From Biological Functions to Natural GoodnessSkip other details (including permanent urls, DOI, citation information)
This work is licensed under a Creative Commons Attribution-NonCommercial-NoDerivatives 4.0 International License. Please contact email@example.com to use this work in a way not covered by the license. :
For more information, read Michigan Publishing's access and usage policy.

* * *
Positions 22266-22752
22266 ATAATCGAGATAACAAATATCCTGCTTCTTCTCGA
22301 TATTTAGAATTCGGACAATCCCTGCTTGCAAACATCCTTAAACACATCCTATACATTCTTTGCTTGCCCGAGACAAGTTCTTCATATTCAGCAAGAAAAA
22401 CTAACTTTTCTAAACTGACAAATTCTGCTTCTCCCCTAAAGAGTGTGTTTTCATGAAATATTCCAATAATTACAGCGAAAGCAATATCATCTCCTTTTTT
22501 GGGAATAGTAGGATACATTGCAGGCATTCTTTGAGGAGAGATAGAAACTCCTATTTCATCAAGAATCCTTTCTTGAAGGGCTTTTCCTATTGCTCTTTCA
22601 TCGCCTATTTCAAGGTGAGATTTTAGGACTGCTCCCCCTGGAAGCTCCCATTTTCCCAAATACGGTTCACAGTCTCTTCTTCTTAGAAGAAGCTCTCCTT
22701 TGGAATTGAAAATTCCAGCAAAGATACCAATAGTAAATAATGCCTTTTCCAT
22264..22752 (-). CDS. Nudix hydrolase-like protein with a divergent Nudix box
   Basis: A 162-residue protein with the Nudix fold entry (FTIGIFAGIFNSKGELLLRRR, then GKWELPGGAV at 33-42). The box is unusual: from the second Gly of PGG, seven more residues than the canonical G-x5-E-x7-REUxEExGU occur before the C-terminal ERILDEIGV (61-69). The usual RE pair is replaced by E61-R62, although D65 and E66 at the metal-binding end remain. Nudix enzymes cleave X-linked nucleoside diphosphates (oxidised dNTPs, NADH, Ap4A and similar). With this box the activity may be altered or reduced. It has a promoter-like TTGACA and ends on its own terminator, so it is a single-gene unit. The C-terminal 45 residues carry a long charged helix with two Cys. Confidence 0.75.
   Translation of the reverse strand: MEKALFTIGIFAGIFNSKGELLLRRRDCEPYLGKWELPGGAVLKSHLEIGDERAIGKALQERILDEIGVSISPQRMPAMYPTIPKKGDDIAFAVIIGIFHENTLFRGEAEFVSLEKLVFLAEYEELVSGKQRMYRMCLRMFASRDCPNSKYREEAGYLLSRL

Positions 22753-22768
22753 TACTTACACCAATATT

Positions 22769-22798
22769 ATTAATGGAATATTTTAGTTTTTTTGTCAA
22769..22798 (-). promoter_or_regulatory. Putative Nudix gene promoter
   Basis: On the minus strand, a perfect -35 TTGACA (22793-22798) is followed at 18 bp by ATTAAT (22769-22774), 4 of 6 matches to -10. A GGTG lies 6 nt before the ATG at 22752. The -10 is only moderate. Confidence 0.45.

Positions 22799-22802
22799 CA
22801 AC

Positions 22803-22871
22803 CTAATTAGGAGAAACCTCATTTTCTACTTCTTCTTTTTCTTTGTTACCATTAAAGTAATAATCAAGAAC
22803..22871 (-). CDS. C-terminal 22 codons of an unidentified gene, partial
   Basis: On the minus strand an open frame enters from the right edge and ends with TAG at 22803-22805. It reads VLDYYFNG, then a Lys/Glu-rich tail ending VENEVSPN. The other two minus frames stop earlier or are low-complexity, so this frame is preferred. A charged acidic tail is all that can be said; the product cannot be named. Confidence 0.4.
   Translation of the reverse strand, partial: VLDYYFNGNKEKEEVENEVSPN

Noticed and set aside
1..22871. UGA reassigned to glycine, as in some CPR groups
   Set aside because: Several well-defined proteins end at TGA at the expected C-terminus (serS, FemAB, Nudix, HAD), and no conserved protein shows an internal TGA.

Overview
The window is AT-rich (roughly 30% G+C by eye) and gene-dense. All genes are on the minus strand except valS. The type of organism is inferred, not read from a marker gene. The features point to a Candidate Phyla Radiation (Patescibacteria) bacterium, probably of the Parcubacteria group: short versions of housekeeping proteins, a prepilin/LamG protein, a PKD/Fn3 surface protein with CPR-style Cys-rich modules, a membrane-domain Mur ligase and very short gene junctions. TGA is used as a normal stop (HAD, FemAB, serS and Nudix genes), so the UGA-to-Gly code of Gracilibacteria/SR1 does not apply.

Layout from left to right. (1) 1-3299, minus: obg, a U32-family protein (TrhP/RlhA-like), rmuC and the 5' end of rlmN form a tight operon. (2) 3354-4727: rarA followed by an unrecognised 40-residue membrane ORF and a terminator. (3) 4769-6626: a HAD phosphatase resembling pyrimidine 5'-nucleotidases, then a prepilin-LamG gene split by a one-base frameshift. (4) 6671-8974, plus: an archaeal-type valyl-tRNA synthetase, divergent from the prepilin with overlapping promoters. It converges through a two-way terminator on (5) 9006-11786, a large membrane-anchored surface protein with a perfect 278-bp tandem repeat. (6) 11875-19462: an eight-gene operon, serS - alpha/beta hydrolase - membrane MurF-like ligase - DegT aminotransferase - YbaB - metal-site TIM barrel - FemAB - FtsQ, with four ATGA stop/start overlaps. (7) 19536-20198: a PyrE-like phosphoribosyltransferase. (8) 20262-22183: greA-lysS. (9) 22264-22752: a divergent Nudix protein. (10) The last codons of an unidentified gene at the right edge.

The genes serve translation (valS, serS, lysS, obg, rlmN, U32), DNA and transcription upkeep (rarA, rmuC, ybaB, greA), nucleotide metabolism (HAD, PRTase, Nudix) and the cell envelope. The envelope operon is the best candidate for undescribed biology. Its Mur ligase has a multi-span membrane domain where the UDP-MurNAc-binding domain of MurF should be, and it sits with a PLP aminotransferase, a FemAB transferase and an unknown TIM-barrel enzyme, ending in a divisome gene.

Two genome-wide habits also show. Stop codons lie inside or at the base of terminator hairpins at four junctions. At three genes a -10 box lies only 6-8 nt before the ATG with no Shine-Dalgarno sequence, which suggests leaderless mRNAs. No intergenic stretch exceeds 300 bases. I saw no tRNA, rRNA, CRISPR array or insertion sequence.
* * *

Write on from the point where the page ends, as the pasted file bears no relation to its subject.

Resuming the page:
Neo-Aristotelian ethical naturalism aims to place moral virtue in the natural world by showing that moral goodness is an instance of natural goodness—a kind of goodness supposedly also found in the biological realm of plants and non-human animals. One of the central issues facing neo-Aristotelian naturalists concerns their commitment to a kind of function ascription based on the concept of the flourishing of an organism that seems to have no place in modern biology. In this paper, I offer a novel defense of this functional commitment by appealing to the organizational account of biological function. I argue that the flourishing-based concept of function that forms the basis of the neo-Aristotelian account of natural goodness is explanatorily indispensable to biology, and therefore essential to the understanding of living things.